It didn’t look big, but I instinctively knew it wasn’t good news. ‘Is it cancer?’ I asked, but I was told to get dressed.

The nurse said it’s never 100% until the biopsy results come back but these doctors work with cancer all the time and recognised my lump was sinister.

The tension in the nurse’s voice made me scared. I went into the neighbouring room and Simon was with a Macmillan Cancer Support nurse. Between them on the table was a box of tissues.

I was then told I had to have CT and MRI scans and they confirmed I had stage 3 bowel cancer which had spread to my liver and possibly to my ovaries and fallopian tubes.

Fear lurched inside, but I tried to ignore it. I was waiting to hear what treatment they had planned for me, so I could beat it and get back to my life.

But to my horror, the doctors said they needed to do surgery straight away on my bowel and would more than likely have to take out my ovaries.

I remember panicking and saying, ‘Does that mean I won’t be able to have any more children?’.

Introducing Georgia to her oncologist Dr Tony Dhillon

But my consultant wasn’t concerned about me extending my family. He told me he didn’t even know if I could be treated and I may have just months to live.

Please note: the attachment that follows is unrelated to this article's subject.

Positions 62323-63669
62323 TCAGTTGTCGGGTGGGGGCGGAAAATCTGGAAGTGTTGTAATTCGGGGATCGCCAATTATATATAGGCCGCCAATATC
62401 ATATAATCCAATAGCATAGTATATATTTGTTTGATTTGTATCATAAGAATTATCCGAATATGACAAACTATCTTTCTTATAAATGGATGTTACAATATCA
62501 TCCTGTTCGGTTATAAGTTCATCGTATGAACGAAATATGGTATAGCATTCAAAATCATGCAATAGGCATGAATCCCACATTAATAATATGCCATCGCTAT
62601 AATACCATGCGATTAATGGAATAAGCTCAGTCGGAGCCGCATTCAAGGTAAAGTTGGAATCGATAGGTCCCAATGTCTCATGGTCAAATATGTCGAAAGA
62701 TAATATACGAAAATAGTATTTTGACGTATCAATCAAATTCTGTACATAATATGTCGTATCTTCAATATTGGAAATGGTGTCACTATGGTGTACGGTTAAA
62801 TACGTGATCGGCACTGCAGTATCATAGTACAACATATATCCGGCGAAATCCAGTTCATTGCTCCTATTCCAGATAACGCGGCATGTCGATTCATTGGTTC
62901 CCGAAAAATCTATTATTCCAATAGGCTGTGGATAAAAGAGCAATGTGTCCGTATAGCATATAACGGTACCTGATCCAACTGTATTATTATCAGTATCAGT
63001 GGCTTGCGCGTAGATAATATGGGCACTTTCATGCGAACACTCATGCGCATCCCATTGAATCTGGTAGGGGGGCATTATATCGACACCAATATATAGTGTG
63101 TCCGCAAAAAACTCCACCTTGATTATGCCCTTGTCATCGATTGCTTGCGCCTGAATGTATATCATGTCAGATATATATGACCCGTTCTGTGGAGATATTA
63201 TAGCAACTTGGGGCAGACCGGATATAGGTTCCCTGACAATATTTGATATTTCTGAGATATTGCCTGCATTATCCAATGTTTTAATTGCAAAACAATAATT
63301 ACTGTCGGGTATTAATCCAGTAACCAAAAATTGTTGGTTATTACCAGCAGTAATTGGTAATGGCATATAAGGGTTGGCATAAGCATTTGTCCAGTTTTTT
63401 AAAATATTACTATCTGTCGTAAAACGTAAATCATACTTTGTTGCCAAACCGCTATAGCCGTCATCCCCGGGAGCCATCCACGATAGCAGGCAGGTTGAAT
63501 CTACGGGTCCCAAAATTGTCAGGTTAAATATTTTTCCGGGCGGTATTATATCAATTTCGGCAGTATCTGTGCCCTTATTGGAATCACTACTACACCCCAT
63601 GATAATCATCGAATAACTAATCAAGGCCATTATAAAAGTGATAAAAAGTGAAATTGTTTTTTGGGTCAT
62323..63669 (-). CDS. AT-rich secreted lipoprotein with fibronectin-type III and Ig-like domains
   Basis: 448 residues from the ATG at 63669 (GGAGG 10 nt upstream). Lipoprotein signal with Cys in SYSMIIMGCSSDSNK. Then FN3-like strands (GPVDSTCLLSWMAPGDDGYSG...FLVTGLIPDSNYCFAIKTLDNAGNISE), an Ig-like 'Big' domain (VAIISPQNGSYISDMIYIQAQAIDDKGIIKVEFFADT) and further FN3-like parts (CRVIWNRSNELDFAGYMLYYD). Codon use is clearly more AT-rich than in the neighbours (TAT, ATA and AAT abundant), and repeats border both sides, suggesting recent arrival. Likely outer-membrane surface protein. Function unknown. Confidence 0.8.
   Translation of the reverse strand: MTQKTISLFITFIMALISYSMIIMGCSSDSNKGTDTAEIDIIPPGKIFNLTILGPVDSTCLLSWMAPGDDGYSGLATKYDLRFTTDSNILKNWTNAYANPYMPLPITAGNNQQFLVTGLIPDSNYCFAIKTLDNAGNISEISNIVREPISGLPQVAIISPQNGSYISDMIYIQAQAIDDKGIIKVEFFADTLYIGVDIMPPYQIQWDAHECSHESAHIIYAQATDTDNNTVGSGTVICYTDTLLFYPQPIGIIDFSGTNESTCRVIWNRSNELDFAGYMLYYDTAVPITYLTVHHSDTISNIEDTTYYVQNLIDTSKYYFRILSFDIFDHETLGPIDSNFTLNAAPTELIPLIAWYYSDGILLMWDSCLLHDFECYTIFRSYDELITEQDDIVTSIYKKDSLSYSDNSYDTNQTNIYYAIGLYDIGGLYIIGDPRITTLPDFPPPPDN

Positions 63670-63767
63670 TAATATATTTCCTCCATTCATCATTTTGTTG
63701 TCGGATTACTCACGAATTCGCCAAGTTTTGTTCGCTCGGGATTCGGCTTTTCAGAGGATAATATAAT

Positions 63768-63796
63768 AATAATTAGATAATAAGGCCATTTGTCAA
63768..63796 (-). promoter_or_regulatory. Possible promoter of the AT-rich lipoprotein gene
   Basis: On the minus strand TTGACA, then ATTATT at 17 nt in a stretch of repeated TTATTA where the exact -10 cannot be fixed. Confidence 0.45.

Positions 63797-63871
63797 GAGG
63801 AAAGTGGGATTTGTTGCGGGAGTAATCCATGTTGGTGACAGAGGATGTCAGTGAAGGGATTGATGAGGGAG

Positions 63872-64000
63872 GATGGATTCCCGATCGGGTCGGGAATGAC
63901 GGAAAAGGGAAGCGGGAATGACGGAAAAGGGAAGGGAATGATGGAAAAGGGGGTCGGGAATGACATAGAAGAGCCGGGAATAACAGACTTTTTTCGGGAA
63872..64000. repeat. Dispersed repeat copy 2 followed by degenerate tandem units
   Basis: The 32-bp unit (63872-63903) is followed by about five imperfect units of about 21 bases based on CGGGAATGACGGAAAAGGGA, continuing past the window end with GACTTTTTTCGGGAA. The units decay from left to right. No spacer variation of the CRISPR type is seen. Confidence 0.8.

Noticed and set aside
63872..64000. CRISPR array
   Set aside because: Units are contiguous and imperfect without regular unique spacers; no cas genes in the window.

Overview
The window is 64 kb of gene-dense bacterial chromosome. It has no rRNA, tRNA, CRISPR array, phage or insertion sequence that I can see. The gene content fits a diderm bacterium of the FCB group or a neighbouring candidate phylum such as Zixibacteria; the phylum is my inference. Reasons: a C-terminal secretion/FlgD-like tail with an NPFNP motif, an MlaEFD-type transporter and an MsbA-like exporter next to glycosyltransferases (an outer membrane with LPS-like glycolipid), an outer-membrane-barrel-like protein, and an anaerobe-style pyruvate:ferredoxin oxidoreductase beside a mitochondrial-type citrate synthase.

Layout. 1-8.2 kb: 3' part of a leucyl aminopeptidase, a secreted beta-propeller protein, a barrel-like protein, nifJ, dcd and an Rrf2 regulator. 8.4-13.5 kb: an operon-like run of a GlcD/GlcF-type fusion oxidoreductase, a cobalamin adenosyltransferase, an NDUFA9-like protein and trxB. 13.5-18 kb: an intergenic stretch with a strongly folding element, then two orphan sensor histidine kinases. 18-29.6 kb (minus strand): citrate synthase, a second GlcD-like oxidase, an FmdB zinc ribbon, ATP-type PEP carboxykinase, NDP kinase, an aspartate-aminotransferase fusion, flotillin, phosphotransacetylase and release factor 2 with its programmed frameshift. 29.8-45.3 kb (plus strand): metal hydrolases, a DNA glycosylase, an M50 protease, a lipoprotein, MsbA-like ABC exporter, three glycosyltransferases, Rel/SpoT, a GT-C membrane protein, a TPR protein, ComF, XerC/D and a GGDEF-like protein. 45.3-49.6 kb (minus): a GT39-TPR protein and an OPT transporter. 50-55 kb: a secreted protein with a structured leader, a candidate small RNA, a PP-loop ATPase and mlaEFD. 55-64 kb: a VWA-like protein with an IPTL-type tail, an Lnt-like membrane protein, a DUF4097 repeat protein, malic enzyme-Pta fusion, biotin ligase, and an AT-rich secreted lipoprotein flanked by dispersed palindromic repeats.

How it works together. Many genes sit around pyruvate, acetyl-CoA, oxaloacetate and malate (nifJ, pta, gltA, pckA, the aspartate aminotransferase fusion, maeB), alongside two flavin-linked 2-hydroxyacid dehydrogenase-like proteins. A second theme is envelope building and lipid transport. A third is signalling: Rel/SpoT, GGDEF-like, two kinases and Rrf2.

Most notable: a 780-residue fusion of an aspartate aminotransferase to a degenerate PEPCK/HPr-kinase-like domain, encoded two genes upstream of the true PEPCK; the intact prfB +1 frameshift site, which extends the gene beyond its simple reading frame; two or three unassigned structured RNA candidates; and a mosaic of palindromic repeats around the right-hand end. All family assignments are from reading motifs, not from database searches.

And the doctor said, ‘At the moment we are just trying to focus on survival to five years.’ I looked at Simon and thought about our beautiful baby. I knew I had to fight this.

Simon never showed me any fear and we laughed constantly at all of it. I’d have moments where I’d cry and be frightened.

But he’d hug me, brush it all off and never let me see he was worried.

Surgeons removed part of my bowel then I had six rounds of chemotherapy for the tumours in my liver too.

Every fortnight, I had a line in my arm to administer two different drugs in hospital and the last of the three was attached to a flask which I had to wear over the weekend and it fed through over 48 hours.

Laura recovering from her liver operation

I was very lucky my hair didn’t fall out but, more importantly, the cancer hadn’t spread to my reproductive organs and the tumours had gone.

My oncologist said he had never seen that happen so quickly before. That was brilliant to hear and the first bit of good news I’d had in months.

But the surgeons still took the decision to remove half of my liver to be on the safe side.

I then had the choice to have more chemo or not. I chose to because I wanted to make sure not one cancer cell remained.